tensing his harness, leaning towards his father,
smiling quietly and now waving broadly with one tiny hand.
“Bye,” he says, “Bye.”
“Bye,” the father’s mother says, meaning cheerio, meaning take care, sweetheart
(he’s a teenager and she still calls him sweetheart,
he’s a teenager and now he’s decades older but in this story she’s somehow alive)
Did you pick up the new tea bread? – I’ve wrapped it in a clean tea towel,
it’s in the Quality Street tin.
“Bye,” she says every Sunday on his own personalised, glimpsey, tv channel, Troubling Nostalgia,
“Tea-bread is ‘brain-food’, I read an article about it.”
Bye,” she says, with that old sweeties tin now in her hands, making sure he takes it,
with its aromatic tea bread and unfolding tapestry of the butterflies of England.
They call sweets swedgers here, Mum.
“Bye,” the father’s father says, meaning goodbye boys, grownup boys,
here’s to America and forgetting,
let me forget, you can live too long, let me find warmth, you can’t grow old in America.
“Bye,” the father’s father says, twenty-five years later, in poverty, in Florida,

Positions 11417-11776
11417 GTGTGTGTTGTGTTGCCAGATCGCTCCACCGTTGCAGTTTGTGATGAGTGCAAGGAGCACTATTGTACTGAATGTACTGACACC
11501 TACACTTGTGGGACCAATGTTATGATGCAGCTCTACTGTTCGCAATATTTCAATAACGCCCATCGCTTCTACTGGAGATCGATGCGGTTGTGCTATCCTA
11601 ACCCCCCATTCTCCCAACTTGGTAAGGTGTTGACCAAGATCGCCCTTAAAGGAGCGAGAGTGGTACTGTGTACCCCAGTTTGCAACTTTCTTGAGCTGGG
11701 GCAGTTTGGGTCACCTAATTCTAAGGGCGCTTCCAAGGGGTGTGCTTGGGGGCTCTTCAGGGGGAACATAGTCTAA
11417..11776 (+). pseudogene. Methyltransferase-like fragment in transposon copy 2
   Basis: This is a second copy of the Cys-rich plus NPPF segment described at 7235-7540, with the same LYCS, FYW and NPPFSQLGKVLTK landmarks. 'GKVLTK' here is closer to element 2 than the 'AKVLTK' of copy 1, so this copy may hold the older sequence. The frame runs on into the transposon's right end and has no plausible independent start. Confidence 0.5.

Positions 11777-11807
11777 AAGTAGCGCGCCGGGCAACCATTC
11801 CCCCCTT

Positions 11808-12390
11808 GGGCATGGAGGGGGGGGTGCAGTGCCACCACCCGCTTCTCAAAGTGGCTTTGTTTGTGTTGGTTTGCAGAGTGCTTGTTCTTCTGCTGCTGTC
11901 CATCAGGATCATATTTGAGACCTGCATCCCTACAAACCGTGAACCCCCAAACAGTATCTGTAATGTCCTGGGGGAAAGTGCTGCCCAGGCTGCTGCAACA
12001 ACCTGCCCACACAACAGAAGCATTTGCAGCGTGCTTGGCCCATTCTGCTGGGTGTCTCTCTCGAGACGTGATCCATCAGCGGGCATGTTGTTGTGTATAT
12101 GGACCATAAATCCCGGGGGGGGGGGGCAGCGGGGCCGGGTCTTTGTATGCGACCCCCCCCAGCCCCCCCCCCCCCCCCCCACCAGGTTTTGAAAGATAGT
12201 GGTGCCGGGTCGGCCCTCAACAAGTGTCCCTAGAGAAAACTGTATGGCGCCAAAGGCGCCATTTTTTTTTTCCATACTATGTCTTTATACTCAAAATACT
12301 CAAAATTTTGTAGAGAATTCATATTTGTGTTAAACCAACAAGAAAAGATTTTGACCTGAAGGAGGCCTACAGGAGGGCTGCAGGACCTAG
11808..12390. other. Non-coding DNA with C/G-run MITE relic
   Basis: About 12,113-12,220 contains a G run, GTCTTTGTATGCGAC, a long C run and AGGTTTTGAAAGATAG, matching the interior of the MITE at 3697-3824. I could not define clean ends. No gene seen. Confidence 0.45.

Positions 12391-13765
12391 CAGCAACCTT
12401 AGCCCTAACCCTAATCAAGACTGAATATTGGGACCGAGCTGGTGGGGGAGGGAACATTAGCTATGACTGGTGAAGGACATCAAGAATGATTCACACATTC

secretly selling his father’s carpentry tools from the 1920s for the next meal at Subway,
you can live too long, you can’t find warmth, human warmth, you can’t grow old in America,
America is coming your way.
Enough of Troubling Nostalgia, it’s not a high value package, the reception is always poor.
“Bye,” the wee guy says, to his own infant miracles –
he’ll remember nothing of his first steps trying to walk through the flatscreen,
into the world of television,
of the demonization of every collective endeavour except hush hush privilege,
its self-special ‘all-in-this-together’ misdirection,
nothing of his high-vis training shoes,
yellow-and-blue with laces-shy Velcro, bringing them to his father
as a puppy mumbles a lead in its mouth, padding up to its owner, asking her now can we go walking?
“Bye,” the boy says, his last word of the day,
a small beach where language will set off for the next island, the moon,
and the next island, Mars, where there are already new forms of the old language and island and island and island of planets,
ranging, stretching out, sharp ancient islands, far out in the space sea, islands to be populated, diminishing, finally,
to a last skerry, a last
just-concealed rock, the future of murmur, a single faint whisper,
and a voice still saying “Bye” and meaning “Hello.”
Richard Price’s collections include Rays, Lucky Day, and the award winning Small World, all published by Carcanet. His latest album with the musical project Mirabeau, is Age of Exploration, released later this year.